Graphical Abstract

1. Introduction

Breast cancer is the most diagnosed cancer worldwide (excluding skin cancer), accounting for 12% of all new cancer cases annually [1]. For women in the US, breast cancer is the most commonly diagnosed malignancy (excluding skin cancer) (31%), and the second leading cause of cancer mortality overall after lung cancer [2]. Breast cancer is the leading cause of cancer death among African American and Hispanic women [3,4]. Incidence rates of breast cancer continue to rise by ~0.5% per year, although the cancer mortality rates have declined steadily since their peak in 1989, albeit at a slower pace in recent years (1.3% annually from 2011 to 2020) [3]. Early diagnosed breast cancers are often effectively treated using surgery, radiation, chemotherapy, endocrine therapy, and targeted therapies [5]. Breast cancers can be classified into distinct subtypes: estrogen receptor positive (ER+), human epidermal growth factor receptor 2 (HER2) amplified, and triple-negative breast cancer (TNBC) defined by the absence of ER and progesterone receptor (PR) expression and HER2 amplification [6]. TNBC lacks specific molecular markers and is usually more aggressive compared with other subtypes. Endocrine therapies for ER+, and HER2-targeted drug therapies for HER2 amplified subtypes have led to significant improvement of the survival rate for both early stage and advanced cancers [7]. TNBC therapy remains challenging with high rates of relapse and metastatic disease, despite significant improvements in chemotherapy and targeted therapies (e.g., trop2-targeted therapy and immune checkpoint inhibitors [ICIs]). There is an urgent need to explore more effective and targeted strategies to overcome such drug resistance and metastasis in current therapy, especially in TNBC [8,9,10,11,12].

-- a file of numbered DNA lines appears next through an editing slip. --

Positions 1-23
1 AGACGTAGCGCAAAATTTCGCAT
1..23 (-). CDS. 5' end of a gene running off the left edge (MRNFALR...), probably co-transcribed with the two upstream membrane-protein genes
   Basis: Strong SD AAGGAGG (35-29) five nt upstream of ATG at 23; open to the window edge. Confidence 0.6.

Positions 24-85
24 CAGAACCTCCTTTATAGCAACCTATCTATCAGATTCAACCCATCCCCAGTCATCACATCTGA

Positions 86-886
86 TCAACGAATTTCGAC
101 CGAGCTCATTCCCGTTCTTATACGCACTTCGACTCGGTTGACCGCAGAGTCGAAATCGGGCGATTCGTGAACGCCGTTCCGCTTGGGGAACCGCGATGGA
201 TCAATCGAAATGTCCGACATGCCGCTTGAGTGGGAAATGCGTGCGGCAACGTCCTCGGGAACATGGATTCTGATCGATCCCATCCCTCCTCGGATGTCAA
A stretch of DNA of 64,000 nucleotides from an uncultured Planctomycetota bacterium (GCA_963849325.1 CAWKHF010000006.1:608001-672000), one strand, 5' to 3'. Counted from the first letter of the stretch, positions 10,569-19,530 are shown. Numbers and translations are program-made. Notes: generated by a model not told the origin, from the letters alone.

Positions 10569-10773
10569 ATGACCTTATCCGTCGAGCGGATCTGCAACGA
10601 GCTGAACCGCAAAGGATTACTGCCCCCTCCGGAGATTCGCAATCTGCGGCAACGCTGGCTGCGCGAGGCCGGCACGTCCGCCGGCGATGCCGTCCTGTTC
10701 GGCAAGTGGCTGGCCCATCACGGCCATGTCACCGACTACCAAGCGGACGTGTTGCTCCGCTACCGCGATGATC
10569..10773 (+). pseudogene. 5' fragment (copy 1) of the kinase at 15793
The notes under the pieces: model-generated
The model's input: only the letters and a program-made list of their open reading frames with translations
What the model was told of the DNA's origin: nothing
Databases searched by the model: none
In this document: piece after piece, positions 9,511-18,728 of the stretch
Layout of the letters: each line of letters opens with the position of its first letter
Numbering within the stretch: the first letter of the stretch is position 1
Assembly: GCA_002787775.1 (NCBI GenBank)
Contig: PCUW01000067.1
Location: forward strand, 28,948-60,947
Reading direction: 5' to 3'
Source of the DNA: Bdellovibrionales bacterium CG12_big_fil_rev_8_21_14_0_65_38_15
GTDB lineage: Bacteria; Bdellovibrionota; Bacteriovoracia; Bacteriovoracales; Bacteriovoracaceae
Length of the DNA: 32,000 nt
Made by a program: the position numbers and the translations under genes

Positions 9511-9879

Much effort has been made to uncover underlying mechanisms that drive the proliferation and metastasis of cancers. As a result, it has now become clear that cancer is not only a genetic disease but also a metabolic disease, where oncogenic signaling pathways dysregulate (or co-opt) energy regulation and anabolism to support rapidly spreading tumors [13,14,15,16]. Metabolic reprogramming has recently emerged as one of the major hallmarks of cancer [17,18,19]. Metabolism is rewired in cancer cells to meet the high demand of energy to promote proliferation. For instance, uptake of glucose and amino acids is increased to fulfill the biosynthetic demands; the demand for carbon and nitrogen is upregulated for biosynthesis of macromolecules such as nucleotides, proteins, and lipids; nicotinamide adenine dinucleotide phosphate (NADPH) production is elevated to support reductive metabolic reactions and to maintain redox balance [20]. These complex metabolic changes are intricately orchestrated by the mitochondria, a master regulator of cell metabolism.